Cat Training and Behavior (Domestic and Feral)/Two cats

Advertisement


Question
QUESTION: For approx two years, my mom and I have owned a very lazy exotic short hair and for two years he's been happy with the dogs as companions and would even groom them while purring. This changed when my mom saw him latched onto one of her bird cages and started shutting the door and training the dogs to attack the cat whenever he got too close to the birds and to keep the door to her room (and where the dogs usually were) shut at all times. My poor cat got pretty lonely and turned to me for company and I didn't mind. I left my door open for him while I was home and shut it when I had to go to work so my own parrot wasn't left alone with him. But I work full time so he's alone more often than not unfortunately.
Earlier last week my mom convinced me adopting another cat was a good idea. After some looking we found a cat just as lazy as ours and seemingly good natured enough. This new cat is 5yrs old and was almost euthanized once before being taken on by another adoption agency. He spent a few days in our spare room to get used to everything and I would let him out to explore while supervised. My cat was of course curious and spent every moment sniffing the new cat and the new cat didn't seem to care about my cat doing so; so I eventually let the new cat wander unsupervised.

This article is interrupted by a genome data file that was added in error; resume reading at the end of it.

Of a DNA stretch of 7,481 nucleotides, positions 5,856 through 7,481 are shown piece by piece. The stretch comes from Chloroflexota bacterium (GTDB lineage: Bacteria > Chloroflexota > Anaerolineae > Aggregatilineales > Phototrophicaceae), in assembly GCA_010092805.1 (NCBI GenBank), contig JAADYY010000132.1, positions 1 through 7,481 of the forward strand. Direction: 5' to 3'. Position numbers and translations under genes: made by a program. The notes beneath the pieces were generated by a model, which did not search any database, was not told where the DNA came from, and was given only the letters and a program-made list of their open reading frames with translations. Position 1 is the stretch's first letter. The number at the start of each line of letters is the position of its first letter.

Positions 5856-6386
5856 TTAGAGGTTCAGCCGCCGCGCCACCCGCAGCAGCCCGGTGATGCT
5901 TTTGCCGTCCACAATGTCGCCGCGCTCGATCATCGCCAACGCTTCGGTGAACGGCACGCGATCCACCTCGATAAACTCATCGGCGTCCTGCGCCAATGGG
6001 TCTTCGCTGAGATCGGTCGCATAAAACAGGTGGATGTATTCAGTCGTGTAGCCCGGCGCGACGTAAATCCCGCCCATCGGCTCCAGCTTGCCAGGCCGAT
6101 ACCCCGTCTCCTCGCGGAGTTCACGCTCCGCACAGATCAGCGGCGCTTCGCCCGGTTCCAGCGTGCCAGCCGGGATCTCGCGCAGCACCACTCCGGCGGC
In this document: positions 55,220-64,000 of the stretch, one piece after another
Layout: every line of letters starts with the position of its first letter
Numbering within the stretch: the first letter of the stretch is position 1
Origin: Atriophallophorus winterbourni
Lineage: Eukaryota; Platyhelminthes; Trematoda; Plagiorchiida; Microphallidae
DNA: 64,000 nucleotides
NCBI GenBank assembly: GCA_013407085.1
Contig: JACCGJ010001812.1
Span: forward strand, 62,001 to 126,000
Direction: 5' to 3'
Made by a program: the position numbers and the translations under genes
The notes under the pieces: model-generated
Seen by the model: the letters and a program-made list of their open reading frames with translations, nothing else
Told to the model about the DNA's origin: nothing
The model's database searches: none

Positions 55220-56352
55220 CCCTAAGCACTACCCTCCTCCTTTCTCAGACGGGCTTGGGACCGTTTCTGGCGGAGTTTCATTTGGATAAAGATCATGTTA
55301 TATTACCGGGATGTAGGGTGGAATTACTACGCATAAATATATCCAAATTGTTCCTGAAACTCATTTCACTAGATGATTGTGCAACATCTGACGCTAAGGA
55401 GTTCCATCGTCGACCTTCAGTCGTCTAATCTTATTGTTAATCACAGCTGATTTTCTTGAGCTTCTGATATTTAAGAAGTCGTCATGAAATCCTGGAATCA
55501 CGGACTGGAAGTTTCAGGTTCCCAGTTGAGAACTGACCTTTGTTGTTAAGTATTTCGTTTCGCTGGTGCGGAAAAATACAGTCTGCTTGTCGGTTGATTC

Until yesterday, I notice my cat starting to lose weight and started to watch, he wasn't eating anything because the new cat (just as fat as my own) was eating BOTH bowls of food! The new cat is also a lot more aggressive in trying to get my attention than my poor kitty; so after some thought I decided I jumped the gun on the new cat being unsupervised and put him back in the spare room with child gates so he could still see out and get used to the world. My mom saw what I did and decided that was the sign to throw in the towel(her idea of getting the cat acclimatized to a new environment is to throw something or squirt the cat when it growls or hisses). We've barely had the cat a week and I'm not quite ready to give up on this fat ball of fluff.
What else can I do to help my cat and the new cat get along without the new one absolutely dominating the other? I have put their food on opposite sides of the gate so they eat together and when the dogs are out, this gives the new cat a chance to examine the dogs without the need to hiss or growl. Am I even doing the right thing by trying to make this work?